Economic Exchanges event, Goldsmiths, 17-18 September 2015

economic_exchanges_final-for_web

Economic Exchanges

17th-18th September, 2015

Goldsmiths, London

Organisers: Daniel Neyland, Sveta Milyaeva, Vera Ehrenstein

Funded by: ERC project MISTS

At this event, we will ask: What happens when Science and Technology Studies engages with the economic?

Further information on the event including a programme and abstracts can be found here: http://www.marketproblems.com/economic-exchanges-event.html

At the event we will assess what STS work on ‘the economic’ could gain from an exchange with the broader STS community and vice versa. We will discuss the analytic utility of considering the economic in relation to STS research into legal and political formations, notions of embodiment, work on publics, consultation, issue formation and sociotechnical controversies, ideas of expertise, the performative turn, and what it means to move from scientific laboratories to sites of economic innovation.

The event will include four keynote speakers: Franck Cochoy, Sheila Jasanoff, Vincent Lépinay and Fabian Muniesa.

Alongside the keynote presentations will be a number of shorter presentations and discussions involving: Céline Cholez and Pascale Trompette, Joe Deville, Lilliana Doganova, Brice Laurent and Julien Merlin, Véra Ehrenstein, Christian Frankel, José Ossandón and Trine Pallesen, Noortje Marres, Sveta Milyaeva, and Gisa Weszkalnys.

The event is free to attend, but we do require registration for catering (etc). To register please send an e-mail (including any dietary requirements) to: mistsevent@gmail.com


CfP: 6th Organizations, Artifacts & Practices (OAP) workshop, Lisbon, 23-24 June 2016

The topic of this year will be “Materiality and Institutions in Management and Organization Studies:”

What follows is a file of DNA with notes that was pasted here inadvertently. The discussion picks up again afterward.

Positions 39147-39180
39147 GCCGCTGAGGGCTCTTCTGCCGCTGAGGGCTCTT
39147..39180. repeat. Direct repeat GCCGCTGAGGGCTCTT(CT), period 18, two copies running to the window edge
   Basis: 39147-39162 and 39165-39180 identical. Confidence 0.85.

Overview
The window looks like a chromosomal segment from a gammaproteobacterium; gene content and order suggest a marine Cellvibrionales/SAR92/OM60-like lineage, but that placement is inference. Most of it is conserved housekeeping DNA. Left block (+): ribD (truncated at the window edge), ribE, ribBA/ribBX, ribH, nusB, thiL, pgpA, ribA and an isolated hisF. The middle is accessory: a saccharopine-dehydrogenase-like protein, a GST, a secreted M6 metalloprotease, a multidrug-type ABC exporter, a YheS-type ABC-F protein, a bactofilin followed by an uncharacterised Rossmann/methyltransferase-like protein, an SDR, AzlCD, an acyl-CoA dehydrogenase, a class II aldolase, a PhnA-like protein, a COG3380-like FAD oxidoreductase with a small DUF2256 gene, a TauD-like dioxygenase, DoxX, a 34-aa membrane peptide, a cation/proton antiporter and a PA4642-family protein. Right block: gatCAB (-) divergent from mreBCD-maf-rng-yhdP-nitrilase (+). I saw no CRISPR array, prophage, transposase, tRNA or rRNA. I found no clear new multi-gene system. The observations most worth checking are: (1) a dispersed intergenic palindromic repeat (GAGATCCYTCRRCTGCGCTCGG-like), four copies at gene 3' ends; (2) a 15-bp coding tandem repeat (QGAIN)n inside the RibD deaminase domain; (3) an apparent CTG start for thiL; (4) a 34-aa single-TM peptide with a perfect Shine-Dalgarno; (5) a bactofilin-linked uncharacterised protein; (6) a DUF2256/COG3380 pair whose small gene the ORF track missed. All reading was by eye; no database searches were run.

http://www.drm.dauphine.fr/fr/assets/components/drm/PDF/CallForPapers_OAP2016.pdf

The workshop will aim at shedding light on the following topics, among others:
The status of artifacts and space in institutional analysis;
Discursive versus material dimensions in institutional analysis;
Materiality and institutional logics;
The material dimension of legitimacy and legitimation;
Visuality and institutional dynamics;
The presence of materiality in the philosophical and sociological sources of neo-institutionalism;
Cross-comparisons of institutionalism and sociomateriality;
Ontologies and institutions;
Ontologies of institutions and institutional dynamics;
Anthropological approaches of institutions and institutional dynamics;
Those interested in participating must submit an extended abstract of no more than 1,000 words on
the EasyChair system (https://www.easychair.org/conferences/?conf=oap2016) by January 29th, 2016. This abstract must outline the applicant’s proposed contribution to the workshop. The proposal must be in .doc/.docx/.rtf format and should contain the author’s/authors’ names as well as their institutional affiliations, email address(es), and postal address(es). Authors will be notified of the committee’s decision by March 2nd, 2016.

PhD STS Advanced Methods training at Cardiff‏

Advanced research methods in Science and Technology Studies (STS): Laboratory Studies

28-30th October 2015, School of Social Sciences, Cardiff Unviersity.

This short course is the first in series of training events, funded by the ESRC, offering advanced methods training relevant to Science and Technology Studies. In contrast to debates around different schools of thought (e.g. Sociology of Scientific Knowledge or Actor Network Theory), STS training tends to pay less attention to methodological issues. This course aims to remedy this, focusing on three different STS-specific methods: Laboratory studies, Interviews with scientists and Imitation Games.

This first course focuses on Laboratory studies, one of the first distinct points where the sociology of science began to develop its own methodological approaches, leading to such classic studies as Laboratory Life (Latour and Woolgar) or Changing Order (Collins).

Drawing on the extensive experience in ethnographic and qualitative methods at the Cardiff School of Social Science, this course will cover a theoretical component, contrasting the varying methodological positions underpinning classic laboratory studies (such as ‘naïve observation’ and ‘informed observation’) as well as a practical element, spending time carrying out observations in a lab. A key aspect of the course will be encourage students to develop ideas about those sites in which they plan to carry out their research.

Course staff include: Professor Harry Collins

                Professor Adam Hedgecoe

                Dr. Jamie Lewis

The course is suitable for PhD students and more experienced researchers.

This course is free of charge and travel bursaries are available for non-Wales DTC PhD students.

To reserve a place on this course, please contact Adam Hedgecoe <hedgecoeam@cardiff.ac.uk>